KARIN ZASTROW

blogging about DIRECT LEADERSHIP

Don’t mention the War!

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At first I thought I had not heard him, but when he repeated, I realised my mind had simply not been able to grasp what he said.

It was just a few weeks ago, so the year was 2012 and not 1952. I was on a plane back from the wedding party of some friends living abroad, and the man next to me and I had struck up a conversation, first over the books we each were reading, then over what kind of work we were each doing.

And as it so often happens when I say that my business is ”everyday leadership” the conversation turned to how my co-traveller experienced leadership at the state-owned research institution where he was working.

And then he told me. ”At our organisation, we recently had this employee satisfaction survey. But it was made quite clear that if we were critical when replying to the questions about our leaders, our replies would only be taken into consideration if we abandoned the anonymity that applied for the rest of the survey.” And he continued: ” To me this tells that leaders are not appointed according to their competencies, but because they are friends of the existing leaders.”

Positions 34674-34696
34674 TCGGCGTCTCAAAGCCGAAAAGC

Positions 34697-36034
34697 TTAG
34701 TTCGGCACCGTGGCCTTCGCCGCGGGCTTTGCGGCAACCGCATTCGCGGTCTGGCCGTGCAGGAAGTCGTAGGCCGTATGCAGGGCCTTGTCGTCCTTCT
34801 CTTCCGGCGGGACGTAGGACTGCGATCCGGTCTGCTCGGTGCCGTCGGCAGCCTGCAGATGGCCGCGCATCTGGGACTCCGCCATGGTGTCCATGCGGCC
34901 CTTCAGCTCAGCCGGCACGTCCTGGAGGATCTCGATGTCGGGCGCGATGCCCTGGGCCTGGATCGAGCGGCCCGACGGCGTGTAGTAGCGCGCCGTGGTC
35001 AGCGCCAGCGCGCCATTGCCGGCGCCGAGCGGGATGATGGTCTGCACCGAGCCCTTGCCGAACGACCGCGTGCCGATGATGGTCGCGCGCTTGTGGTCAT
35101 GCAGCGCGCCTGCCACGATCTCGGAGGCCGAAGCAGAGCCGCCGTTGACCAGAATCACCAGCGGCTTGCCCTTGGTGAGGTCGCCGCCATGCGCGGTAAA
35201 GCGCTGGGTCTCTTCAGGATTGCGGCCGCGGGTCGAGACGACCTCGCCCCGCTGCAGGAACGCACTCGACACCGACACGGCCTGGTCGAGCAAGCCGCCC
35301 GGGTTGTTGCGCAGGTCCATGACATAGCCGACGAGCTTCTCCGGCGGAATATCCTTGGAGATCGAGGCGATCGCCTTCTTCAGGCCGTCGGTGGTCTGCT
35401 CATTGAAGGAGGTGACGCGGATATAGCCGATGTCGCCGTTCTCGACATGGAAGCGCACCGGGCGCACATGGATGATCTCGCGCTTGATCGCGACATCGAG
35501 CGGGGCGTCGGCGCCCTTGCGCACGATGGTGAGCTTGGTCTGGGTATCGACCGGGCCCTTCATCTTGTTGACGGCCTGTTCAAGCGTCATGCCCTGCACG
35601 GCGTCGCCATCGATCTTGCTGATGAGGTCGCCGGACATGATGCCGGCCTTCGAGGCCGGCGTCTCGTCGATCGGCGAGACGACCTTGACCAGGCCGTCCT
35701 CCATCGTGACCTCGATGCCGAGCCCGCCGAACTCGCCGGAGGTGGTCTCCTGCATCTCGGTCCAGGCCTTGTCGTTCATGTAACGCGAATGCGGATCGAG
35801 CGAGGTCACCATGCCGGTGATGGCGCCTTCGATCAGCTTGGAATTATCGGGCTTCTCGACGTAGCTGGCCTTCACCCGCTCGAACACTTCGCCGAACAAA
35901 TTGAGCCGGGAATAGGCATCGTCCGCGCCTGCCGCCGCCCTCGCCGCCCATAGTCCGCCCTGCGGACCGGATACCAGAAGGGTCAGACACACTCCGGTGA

That was when the words of the headline (made immortal by John Cleese in the BBC sitcom Faulty Towers) came to my mind.

We want to measure employee satisfaction – but do not mention your leaders for anything but their virtues!

As I said, at first I could not believe that I actually heard this.
Second thought: ”they must not have any professionals involved”, so I checked if I were right.
But the reply was: ”Oh definitely, a well-known consulting company specialised in employee satisfaction was involved!”

I rest my case…

 

(oh, to see that particular episode of Fawlty Towers, click here http://www.youtube.com/BBCComedyGreats )

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